Preparing for your appointmentBy Mayo Clinic Staff
If you have signs and symptoms common to lichen sclerosus, make an appointment with your primary care doctor. Your doctor may refer you to a specialist in the diagnosis and treatment of skin conditions (dermatologist).
Here's some information to help you get ready for your appointment.
What you can do
Before your appointment make a list of:
- Your symptoms and how long you've had them.
- Your key medical information, such as other conditions with which you've been diagnosed and any prescription or over-the-counter medications you're using, including vitamins and supplements.
- Questions to ask your doctor.
Some basic questions to ask your doctor about possible lichen sclerosus include:
- What’s the most likely cause of my symptoms?
- What treatment approach do you recommend, if any?
- If the first treatment doesn't work, what will you recommend next?
- How much do you expect my symptoms will improve with treatment — and how soon?
- Will I need treatment for this condition for the rest of my life?
- What self-care steps can I follow to ease my symptoms?
- What can I do to help prevent a recurrence?
What to expect from your doctor
Your doctor is likely to ask you a number of questions, such as:
Sept. 03, 2015
- How severe is your discomfort?
- Have you noticed any bleeding?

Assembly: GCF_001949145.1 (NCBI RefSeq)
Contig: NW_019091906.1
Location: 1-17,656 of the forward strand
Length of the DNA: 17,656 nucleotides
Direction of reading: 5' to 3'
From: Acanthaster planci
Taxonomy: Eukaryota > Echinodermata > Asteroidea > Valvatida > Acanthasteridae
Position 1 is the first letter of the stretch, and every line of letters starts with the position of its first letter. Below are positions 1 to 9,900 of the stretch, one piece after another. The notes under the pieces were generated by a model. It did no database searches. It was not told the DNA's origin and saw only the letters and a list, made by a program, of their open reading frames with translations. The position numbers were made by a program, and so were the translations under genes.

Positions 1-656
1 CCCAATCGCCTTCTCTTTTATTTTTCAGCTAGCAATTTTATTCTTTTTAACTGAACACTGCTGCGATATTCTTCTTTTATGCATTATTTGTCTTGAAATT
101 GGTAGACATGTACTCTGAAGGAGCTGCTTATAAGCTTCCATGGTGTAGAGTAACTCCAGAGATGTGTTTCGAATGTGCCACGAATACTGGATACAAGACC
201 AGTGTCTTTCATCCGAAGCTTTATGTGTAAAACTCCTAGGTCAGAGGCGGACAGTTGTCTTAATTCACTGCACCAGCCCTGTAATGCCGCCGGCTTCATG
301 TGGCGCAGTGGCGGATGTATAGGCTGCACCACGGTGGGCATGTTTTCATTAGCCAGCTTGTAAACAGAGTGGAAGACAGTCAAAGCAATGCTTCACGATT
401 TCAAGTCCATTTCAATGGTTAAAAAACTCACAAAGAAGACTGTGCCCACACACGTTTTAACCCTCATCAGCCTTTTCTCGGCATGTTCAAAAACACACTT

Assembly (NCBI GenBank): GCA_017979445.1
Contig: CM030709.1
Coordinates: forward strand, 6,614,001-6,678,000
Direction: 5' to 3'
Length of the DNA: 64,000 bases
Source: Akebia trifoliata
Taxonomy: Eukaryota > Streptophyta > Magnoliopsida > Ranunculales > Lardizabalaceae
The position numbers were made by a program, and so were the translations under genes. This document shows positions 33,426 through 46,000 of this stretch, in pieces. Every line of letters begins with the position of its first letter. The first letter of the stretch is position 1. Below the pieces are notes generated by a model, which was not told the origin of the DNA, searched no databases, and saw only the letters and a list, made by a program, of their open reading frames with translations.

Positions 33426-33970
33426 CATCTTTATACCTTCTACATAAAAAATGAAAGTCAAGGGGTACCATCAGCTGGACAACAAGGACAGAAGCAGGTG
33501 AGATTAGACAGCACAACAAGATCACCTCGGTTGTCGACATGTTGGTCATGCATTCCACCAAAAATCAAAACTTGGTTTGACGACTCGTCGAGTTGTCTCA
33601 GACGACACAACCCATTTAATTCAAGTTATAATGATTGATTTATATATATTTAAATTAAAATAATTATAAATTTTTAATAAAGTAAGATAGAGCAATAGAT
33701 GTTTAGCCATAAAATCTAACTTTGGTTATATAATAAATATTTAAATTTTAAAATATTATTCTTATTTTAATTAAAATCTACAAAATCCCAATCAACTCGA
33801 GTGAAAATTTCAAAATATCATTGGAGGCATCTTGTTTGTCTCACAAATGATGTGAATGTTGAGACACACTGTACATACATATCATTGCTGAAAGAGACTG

- Do your symptoms include pain with urination or bowel movements?
- Do your symptoms include pain with sexual intercourse?
- Have you had any previous injuries to the affected area?
- What steps have you taken to treat this condition yourself?
- Have you had prescription treatments for this condition?
- Have you been diagnosed with any other medical conditions?
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- Fistarol SK, et al. Diagnosis and treatment of lichen sclerosus. American Journal of Clinical Dermatology. 2013;14:27.
- What is lichen sclerosus? National Institute of Arthritis and Musculoskeletal and Skin Diseases. http://www.niams.nih.gov/health_info/Lichen_Sclerosus/default.asp. Accessed Aug. 12, 2015.
- Schlosser BJ, et al. Lichen sclerosus and lichen planus in women and girls. Clinical Obstetrics and Gynecology. 2015;58:125.
- Ofori AO, et al. What's new in dermatology? http://www.uptodate.com/home. Accessed Aug. 6, 2015.
- Murphy R. Lichen sclerosus. Dermatology Clinics. 2010;28:707.
- Chi CC, et al. Topical interventions for genital lichen sclerosus. Cochrane Database Systematic Reviews. http://onlinelibrary.wiley.com/doi/10.1002/14651858.CD008240.pub2/abstract. Accessed Aug. 7, 2015.
- Funaro D, et al. A double-blind, randomized prospective study evaluating topical clobetasol propionate 0.05% versus topical tacrolimus 0.1% in patients with vulvar lichen sclerosus. Journal of the American Academy of Dermatology. 2014;71:84.